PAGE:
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BACKGROUND Small, untranslated RNA molecules were identified initially in bacteria, but examples can be found in all kingdoms of life. These RNAs carry out diverse functions, and many of them are regulators of gene expression. Genes encoding small, untranslated RNAs are difficult to detect experimentally or to predict by traditional sequence analysis(More)
This paper shows that the small RNA MicA (previously SraD) is an antisense regulator of ompA in Escherichia coli. MicA accumulates upon entry into stationary phase and down-regulates the level of ompA mRNA. Regulation of ompA (outer membrane protein A), previously attributed to Hfq/mRNA binding, is lost upon deletion of the micA gene, whereas overexpression(More)
Recent bioinformatics-aided searches have identified many new small RNAs (sRNAs) in the intergenic regions of the bacterium Escherichia coli. Here, a shot-gun cloning approach (RNomics) was used to generate cDNA libraries of small sized RNAs. Besides many of the known sRNAs, we found new species that were not predicted previously. The present work brings(More)
More than 60 small RNAs (sRNA) have been identified in E. coli. The functions of the majority of these sRNAs are still unclear. For the few sRNAs characterized, expression and functional studies indicate that they act under stress conditions. Here, we describe a novel E. coli chromosome locus that is part of the SOS response to DNA damage. This locus(More)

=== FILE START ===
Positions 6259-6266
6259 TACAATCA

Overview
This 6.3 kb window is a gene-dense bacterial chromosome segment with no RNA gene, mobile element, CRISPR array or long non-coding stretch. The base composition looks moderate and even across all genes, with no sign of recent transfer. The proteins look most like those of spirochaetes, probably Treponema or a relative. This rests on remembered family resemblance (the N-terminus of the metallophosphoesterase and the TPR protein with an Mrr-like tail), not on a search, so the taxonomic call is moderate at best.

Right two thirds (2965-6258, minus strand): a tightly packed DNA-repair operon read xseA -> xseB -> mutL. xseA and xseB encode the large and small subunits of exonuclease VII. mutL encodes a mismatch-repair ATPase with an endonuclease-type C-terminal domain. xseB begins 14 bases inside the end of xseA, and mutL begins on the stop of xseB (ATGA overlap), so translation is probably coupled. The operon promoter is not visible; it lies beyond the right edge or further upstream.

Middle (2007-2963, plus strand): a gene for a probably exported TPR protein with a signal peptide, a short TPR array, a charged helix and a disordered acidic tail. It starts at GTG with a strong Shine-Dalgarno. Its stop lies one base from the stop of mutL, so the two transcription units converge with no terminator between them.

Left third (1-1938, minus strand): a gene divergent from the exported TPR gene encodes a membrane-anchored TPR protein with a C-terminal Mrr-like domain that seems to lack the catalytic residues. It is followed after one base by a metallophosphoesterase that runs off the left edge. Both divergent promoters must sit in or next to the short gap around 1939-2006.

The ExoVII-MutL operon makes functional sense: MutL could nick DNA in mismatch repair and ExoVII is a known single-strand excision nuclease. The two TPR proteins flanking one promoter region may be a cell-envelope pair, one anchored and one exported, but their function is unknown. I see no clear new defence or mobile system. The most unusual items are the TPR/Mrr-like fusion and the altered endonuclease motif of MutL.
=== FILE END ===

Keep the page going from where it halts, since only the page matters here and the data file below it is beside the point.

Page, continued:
Small noncoding RNAs have been discovered at a staggering rate in Escherichia coli and many other bacteria. Most of the sRNAs of known function regulate gene expression by binding to specific mRNAs or proteins. Given the scores of sRNAs of unknown function, the identification of their cellular targets has become urgent. Here, we review the diverse(More)
Antisense RNA-mediated regulation is widespread in bacteria. Most antisense RNA control systems have been found in plasmids, phages, and transposons. Fewer examples were identified in bacterial chromosomes. This chapter summarizes our current knowledge about antisense RNAs with respect to their occurrence, their biological roles, and their diverse(More)
We previously reported on an SOS-induced toxin, TisB, in Escherichia coli and its regulation by the RNA antitoxin IstR-1. Here, we addressed the mode of action of TisB. By placing the tisB reading frame downstream of a controllable promoter on a plasmid, toxicity could be analysed in the absence of the global SOS response. Upon induction of TisB, cell(More)
Chromosomally encoded toxin-antitoxin (TA) systems are abundantly present in bacteria and archaea. They have become a hot topic in recent years, because-after many frustrating years of searching for biological functions-some are now known to play roles in persister formation. Persister cells represent a subset of a bacterial population that enters a dormant(More)
Small RNAs are ubiquitously present regulators in all kingdoms of life. Most bacterial and archaeal small RNAs (sRNAs) act by antisense mechanisms on multiple target mRNAs, thereby globally affecting essentially any conceivable trait-stress responses, adaptive metabolic changes, virulence etc. The sRNAs display many distinct mechanisms of action, most of(More)
Bacterial pathogens sense their environment, and in response, virulence genes are induced or repressed through spatial and temporal regulation. They are also subjected to stress conditions, which require appropriate responses. Recent research has revealed that RNAs are key regulators in pathogens. Small RNAs regulate the translation and/or stability of(More)